Darkest Hour stands apart from more routine historical dramas.
Last year’s San Diego Comic-Con was heavily themed on a science fiction series that only lasted three season—"Star Trek." In recognition of its 50th anniversary, the Wednesday night special movie screening under the stars was the premiere of the most recent chapter of the reboot: “Star Trek Beyond.” Panels paid tribute to topics are varied as James T. Kirk, the Enterprise and the science of Star Trek as an inspiration for real science and scientists. This year, "Star Trek" was back as a new type of TV series, but I can’t help remember another detour into "Star Trek" history.
In 2014 another "Star Trek" film premiered: “Prelude to Axanar” as an off-site event of San Diego Comic-Con. I was lucky enough to sit in front of actor Richard Hatch at the screening. A fanboy tried to get me to move after Hatch sat down. I refused and before we all settled in to see "Prelude to Axanar" I briefly chatted with Hatch who was polite, affable and enthusiastic about the short film and its future.
"Prelude to Axanar" was a high-quality fan film that was supposed to be a teaser and promotion for a longer feature film. Yet while work on the Axanar short began in 2010 and Paramount Pictures, owner of the Star Trek copyright, had not objected during the March Kickstarter campaign. David Gerrold, one of the original writers for "Star Trek: The Original Series" signed on as a creative consultant. No effort seems to have been made to stop the “Prelude to Axanar” screening at Horton Plaza in July of 2014. Yet by December 29, 2015, CBS and Paramount filed a lawsuit about copyright infringement. Instead of going into production, the Axanar film stalled.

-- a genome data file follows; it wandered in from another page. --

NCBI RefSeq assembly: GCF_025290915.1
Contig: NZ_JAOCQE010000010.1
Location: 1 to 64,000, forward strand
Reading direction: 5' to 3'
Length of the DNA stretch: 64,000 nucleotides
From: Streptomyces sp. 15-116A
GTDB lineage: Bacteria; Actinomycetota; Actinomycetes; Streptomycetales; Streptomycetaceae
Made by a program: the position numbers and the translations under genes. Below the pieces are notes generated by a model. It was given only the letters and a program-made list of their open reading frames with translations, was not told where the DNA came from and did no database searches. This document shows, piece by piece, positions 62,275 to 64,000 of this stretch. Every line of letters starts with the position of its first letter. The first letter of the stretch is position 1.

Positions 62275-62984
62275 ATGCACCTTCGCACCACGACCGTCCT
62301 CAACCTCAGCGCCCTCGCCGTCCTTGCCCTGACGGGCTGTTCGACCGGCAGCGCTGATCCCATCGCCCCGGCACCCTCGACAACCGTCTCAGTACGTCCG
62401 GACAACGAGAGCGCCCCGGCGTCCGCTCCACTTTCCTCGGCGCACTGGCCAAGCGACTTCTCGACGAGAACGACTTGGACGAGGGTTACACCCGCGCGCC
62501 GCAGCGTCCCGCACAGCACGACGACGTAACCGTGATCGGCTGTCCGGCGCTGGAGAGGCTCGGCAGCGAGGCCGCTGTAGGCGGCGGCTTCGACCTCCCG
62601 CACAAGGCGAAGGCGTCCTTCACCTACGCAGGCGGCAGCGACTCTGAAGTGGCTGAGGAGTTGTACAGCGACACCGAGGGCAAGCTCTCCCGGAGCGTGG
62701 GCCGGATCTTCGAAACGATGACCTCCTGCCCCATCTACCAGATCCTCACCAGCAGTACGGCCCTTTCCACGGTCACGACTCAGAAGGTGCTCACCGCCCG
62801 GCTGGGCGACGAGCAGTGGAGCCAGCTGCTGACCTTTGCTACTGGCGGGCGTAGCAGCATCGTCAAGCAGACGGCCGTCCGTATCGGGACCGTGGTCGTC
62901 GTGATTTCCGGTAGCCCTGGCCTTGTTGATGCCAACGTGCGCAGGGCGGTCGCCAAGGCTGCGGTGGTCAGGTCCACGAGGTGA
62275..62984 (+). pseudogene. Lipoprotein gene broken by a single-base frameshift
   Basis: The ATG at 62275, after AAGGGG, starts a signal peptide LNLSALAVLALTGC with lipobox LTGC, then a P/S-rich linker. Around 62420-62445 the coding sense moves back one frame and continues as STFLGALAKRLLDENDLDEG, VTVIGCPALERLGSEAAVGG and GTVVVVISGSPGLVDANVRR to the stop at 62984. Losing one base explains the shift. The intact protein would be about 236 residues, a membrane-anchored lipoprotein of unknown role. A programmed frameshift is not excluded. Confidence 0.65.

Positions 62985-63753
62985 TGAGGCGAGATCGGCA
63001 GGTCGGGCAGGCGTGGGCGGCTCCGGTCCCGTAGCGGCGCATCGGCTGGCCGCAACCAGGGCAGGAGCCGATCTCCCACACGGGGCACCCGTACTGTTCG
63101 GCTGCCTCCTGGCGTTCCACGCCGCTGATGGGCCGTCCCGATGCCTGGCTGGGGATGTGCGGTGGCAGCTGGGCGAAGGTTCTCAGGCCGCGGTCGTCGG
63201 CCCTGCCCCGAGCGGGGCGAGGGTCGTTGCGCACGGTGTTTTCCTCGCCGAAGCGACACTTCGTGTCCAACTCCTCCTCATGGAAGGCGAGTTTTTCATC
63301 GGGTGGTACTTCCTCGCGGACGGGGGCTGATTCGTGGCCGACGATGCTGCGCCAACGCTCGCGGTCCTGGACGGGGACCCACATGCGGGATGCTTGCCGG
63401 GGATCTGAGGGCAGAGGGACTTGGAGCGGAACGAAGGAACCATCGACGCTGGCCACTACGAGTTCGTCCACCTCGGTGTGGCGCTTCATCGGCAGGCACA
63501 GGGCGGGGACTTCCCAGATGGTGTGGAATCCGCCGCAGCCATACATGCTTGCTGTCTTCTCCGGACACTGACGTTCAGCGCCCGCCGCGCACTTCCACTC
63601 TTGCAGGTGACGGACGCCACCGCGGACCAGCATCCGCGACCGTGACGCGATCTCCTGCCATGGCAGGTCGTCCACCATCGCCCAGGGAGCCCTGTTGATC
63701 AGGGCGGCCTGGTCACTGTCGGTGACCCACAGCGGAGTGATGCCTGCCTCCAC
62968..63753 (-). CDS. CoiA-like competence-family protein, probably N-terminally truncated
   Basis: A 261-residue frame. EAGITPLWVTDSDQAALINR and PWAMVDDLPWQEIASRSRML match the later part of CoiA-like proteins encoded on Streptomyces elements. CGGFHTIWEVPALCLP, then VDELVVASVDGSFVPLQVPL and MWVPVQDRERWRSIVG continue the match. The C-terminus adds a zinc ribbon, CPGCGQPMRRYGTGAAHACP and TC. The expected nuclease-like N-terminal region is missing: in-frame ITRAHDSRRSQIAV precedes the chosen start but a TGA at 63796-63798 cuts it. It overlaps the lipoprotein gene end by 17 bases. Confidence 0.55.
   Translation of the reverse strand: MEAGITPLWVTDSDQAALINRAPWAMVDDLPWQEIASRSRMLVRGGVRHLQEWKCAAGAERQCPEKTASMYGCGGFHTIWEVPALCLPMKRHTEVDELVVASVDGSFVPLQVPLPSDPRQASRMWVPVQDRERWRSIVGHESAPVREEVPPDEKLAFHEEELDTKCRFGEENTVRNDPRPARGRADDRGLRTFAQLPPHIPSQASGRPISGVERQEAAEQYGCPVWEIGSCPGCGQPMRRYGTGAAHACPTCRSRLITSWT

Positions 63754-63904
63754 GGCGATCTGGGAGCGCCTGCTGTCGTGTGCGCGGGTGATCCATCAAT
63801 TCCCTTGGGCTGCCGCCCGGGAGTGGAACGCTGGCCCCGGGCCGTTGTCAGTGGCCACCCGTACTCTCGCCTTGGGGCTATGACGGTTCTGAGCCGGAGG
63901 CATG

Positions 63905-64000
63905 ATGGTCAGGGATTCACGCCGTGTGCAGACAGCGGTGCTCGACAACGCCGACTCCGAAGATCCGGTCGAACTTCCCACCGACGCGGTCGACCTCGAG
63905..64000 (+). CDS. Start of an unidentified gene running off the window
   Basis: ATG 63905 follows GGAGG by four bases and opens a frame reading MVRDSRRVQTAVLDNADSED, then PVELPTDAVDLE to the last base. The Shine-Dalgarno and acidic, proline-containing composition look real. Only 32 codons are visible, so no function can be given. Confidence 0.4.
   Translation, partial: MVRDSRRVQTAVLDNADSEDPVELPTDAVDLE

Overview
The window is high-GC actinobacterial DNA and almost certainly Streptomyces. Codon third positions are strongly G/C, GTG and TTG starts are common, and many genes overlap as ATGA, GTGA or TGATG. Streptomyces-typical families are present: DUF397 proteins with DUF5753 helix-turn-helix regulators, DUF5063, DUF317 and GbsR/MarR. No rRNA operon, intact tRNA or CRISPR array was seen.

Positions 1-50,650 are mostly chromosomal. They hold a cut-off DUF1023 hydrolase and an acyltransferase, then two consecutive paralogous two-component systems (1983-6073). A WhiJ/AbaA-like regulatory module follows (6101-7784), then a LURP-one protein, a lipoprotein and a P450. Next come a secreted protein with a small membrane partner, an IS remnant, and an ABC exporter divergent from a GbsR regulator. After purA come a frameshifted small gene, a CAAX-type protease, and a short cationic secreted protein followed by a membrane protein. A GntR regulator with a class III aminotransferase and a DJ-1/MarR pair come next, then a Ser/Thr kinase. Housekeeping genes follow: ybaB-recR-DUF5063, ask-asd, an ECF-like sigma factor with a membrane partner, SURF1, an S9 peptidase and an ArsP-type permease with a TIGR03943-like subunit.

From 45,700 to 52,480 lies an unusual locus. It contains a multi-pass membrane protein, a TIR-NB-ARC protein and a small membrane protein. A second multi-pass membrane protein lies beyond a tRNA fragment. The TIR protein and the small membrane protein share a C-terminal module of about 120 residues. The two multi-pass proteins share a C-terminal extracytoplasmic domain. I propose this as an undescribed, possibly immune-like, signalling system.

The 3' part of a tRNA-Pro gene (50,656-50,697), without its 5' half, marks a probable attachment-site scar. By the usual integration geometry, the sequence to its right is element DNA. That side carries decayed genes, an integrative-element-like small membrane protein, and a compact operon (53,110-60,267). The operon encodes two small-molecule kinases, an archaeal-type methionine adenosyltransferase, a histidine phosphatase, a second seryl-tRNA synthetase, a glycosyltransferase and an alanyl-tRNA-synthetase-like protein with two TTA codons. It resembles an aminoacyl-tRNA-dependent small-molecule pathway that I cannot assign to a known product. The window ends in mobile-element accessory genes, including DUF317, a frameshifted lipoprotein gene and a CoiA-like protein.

If you've been out of Star Trek fandom, you might think this was a fairly straight forward case, but CBS and Paramount had allowed fan films to exist for years. On January 20, 2017, Paramount, CBS and the Axanar people had come to an agreement: Two 15-minute movies would be allowed. CBS and Paramount formulated a guideline for fan films.
Richard Hatch was originally slated to play the main character in the Four Years War, Klingon Supreme Warlord Karn the Undying, but at 71, the man who had once played Captain Apollo and then Tom Zarek in "Battlestar Galactica" did die in February of this year. The legal delay didn't take four years, but it was long enough.
Hatch was reportedly fondly remembered at the Battlestar Galactic reunion panel at SDCC. There had already been a reunion at the June ATX convention. At ATX, the reunion was the ATX Television Festivals main Saturday night event according to Entertainment Weekly. At SDCC, the reunion was a Thursday afternoon event in Ballroom 20, a prelude to the hotter Saturday events. One of those would be the CBS All Access panel for “Star Trek: Discovery.”
Stop watching movies made by assholes. It'll be OK.
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